China's plan to expand its pilot parallel-import program in free trade zones will offer customers more choices and further open up its automotive industry, the China Daily reported Monday.
The State Council, China's cabinet, announced late last month that all China's 12 free trade zones should be allowed to pilot the parallel-import program.
Meanwhile, the free trade zones are encouraged to offer bonded storage for such imports, according to the newspaper.
The program, unlike traditional car importing, does not require auto dealers to import strictly from car makers. The vehicles involved will be new to the Chinese market, providing more choices for customers.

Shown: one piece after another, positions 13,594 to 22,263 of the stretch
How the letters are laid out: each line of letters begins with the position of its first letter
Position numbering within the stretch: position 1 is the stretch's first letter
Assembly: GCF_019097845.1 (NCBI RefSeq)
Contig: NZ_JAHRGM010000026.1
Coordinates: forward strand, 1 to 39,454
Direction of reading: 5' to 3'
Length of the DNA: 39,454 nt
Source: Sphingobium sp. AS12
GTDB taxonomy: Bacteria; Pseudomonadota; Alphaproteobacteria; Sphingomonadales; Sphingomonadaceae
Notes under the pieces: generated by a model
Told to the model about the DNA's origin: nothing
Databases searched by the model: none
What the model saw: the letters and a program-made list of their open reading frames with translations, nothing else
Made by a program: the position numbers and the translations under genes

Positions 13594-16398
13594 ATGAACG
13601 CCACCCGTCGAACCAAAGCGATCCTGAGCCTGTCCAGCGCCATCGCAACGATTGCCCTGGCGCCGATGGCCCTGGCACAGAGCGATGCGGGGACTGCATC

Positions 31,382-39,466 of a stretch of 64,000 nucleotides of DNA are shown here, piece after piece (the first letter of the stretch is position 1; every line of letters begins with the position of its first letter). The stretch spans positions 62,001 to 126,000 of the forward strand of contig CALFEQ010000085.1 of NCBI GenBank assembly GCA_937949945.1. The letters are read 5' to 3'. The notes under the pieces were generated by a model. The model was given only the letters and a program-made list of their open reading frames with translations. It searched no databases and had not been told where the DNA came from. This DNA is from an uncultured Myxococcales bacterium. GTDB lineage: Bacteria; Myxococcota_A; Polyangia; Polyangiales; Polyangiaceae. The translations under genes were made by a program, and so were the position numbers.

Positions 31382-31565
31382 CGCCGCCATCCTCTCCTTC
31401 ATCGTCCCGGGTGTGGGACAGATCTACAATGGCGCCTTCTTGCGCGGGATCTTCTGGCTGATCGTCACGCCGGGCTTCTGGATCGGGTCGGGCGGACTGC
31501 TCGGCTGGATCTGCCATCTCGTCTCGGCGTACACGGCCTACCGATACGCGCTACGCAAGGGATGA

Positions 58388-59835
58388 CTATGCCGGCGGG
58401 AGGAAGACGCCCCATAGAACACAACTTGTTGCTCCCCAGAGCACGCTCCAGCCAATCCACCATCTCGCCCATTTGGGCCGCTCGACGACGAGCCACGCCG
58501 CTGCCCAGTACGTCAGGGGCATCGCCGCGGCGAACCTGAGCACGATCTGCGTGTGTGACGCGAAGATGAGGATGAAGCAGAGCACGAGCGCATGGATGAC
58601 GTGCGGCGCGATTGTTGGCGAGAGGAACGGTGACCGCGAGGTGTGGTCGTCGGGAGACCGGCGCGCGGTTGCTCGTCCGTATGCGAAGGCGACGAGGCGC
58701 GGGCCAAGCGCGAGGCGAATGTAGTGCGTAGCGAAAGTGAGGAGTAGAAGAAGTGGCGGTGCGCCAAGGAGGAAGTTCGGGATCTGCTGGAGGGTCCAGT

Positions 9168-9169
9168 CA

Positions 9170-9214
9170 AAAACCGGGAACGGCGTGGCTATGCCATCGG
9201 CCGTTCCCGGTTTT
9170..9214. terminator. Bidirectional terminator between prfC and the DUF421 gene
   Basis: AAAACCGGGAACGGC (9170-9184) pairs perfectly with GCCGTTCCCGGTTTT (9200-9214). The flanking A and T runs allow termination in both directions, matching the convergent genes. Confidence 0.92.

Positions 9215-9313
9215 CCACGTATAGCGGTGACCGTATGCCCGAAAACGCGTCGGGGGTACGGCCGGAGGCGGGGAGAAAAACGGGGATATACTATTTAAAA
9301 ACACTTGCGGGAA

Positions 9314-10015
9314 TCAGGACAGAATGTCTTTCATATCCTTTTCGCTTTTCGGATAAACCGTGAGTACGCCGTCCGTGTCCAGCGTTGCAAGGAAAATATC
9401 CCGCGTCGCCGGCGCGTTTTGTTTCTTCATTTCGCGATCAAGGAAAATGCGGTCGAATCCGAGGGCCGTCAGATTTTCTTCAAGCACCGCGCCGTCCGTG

Having started in Shanghai in 2015 and expanded to some other free trade zones, the program is a key measure of ongoing supply-side reform in the automotive industry, the newspaper cited Chen Zhenchong, an official from the General Administration of Customs, as saying.
It also helps facilitate car sales in China and increase the number of imports, Chen added.
The first three quarters of this year saw 95,871 vehicles brought to China under the program, up 5.9 percent year on year, data from the administration showed.
To further promote the program, China has announced plans to scrap time limits on parallel-vehicles' bonded storage in free trade zones.
The move will allow importers to have a more flexible sales plan, without worrying about paying taxes on the vehicles before they are sold.